9th Jun 2015
Oftentimes, discussions regarding declaring bankruptcy in Alabama center around whether it is the right decision, but the question that should be asked before that is whether it is even an option.
The two most common forms of bankruptcy for individuals are Chapter 7 and Chapter 13. The first focuses on liquidating damages while the latter is focused on reorganizing debt into a more manageable plan. Chapter 7 appeals to many because typically more debt is written off. However, to be eligible to file under Chapter 7, certain income requirements must be met.
Enter the means test. The means test is a test set out in 11 USC § 707 of the Bankruptcy Code designed to determine whether a person has the means to pay off their debts and, thus, better suited for Chapter 13 bankruptcy.
Monthly Income Compared with Region
The first inquiry in the test is whether a person’s income exceeds the median family income in their state. In Alabama, the median income is $42,041 for one earner, $50,614 for two people, $56,186 for three people, and $66,442 for a family of four. What about families with greater than four people? Add on $8,100 for each additional person. Those whose income is less than or equal to these amounts are eligible to file Chapter 7 bankruptcy.
For those who make more than these amounts, the inquiry continues and gets more complicated. The goal of the second stage of inquiry is to determine whether the debtor has enough disposable income remaining after paying off monthly expenses to pay off some of their unsecured debts.
Disposable Income Calculation
In calculating how much disposable income a person has, usually only those monthly expenses included on the IRS’ National Standards and Local Standards charts can be counted and only up to the amounts listed on those charts. For example, the National Standards lists food expenses as $315 per month (for one person). A debtor that honestly spends $500 per month on food can still only deduct $315 in calculating his or her monthly disposable income for purposes of the means test.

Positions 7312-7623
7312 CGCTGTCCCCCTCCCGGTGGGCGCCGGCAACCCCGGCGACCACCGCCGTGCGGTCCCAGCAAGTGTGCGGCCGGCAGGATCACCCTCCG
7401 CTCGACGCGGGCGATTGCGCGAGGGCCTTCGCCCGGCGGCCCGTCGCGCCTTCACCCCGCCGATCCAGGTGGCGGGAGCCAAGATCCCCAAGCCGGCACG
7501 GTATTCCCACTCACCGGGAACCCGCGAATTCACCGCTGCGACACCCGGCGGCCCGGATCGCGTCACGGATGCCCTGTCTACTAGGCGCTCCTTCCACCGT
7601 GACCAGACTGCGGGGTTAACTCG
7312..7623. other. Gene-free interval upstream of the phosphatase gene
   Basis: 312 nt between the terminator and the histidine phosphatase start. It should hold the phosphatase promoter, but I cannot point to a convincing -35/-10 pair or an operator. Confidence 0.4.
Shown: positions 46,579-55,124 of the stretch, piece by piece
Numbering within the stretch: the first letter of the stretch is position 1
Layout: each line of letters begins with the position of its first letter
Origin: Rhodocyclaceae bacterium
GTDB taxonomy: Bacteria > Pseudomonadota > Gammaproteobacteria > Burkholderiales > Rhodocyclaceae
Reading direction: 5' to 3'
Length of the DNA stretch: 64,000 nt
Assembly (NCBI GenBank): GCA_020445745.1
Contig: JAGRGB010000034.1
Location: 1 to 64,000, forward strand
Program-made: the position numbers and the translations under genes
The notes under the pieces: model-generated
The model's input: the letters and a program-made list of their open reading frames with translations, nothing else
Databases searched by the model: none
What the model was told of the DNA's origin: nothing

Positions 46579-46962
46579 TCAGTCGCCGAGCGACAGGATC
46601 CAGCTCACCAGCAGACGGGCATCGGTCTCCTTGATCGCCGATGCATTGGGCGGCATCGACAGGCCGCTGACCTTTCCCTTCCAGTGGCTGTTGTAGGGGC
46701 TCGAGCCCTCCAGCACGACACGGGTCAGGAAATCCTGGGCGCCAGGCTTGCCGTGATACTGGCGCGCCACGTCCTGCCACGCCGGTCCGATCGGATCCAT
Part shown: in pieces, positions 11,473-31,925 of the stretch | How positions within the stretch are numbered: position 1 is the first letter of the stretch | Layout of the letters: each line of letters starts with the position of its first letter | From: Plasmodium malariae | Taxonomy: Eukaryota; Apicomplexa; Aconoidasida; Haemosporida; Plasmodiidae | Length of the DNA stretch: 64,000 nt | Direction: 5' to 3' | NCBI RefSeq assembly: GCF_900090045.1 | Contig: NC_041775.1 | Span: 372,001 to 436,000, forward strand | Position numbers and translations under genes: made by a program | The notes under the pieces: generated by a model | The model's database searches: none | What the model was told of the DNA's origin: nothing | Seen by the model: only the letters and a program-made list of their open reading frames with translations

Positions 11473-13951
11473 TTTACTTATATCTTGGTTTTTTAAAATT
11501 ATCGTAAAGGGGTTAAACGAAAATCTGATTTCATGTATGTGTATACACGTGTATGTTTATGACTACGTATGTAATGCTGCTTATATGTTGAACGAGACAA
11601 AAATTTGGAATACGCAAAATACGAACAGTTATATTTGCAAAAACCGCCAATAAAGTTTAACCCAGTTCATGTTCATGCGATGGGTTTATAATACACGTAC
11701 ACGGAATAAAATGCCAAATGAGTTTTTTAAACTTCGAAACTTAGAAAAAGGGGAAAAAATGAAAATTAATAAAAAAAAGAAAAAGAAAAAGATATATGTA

There are a few exceptions carved out where expenses beyond those on the standards charts can be considered. For example, the Bankruptcy Code specifically states that “reasonably necessary expenses incurred to maintain the safety of the debtor and the family of the debtor from family violence” can also be counted as monthly expense.
Disposable Income Analysis
Once disposable income is calculated, it must be analyzed to determine whether it is sufficient to pay off some debts. How the analysis is conducted is set out in black and white terms in the Bankruptcy Code. A debtor will generally be ineligible for Chapter 7 if their monthly disposable income multiplied by 60 is equal to or greater than: (1) the greater of $6,000 or 25% of the debtor’s unsecured non-priority debt; or (2) $10,000.
If your head is still spinning, or you have a general grasp and want to learn more, the bankruptcy attorney at Semmes Law are here to help. Contact us today to talk about your financial struggles and whether bankruptcy is the best option for you. Every case is different.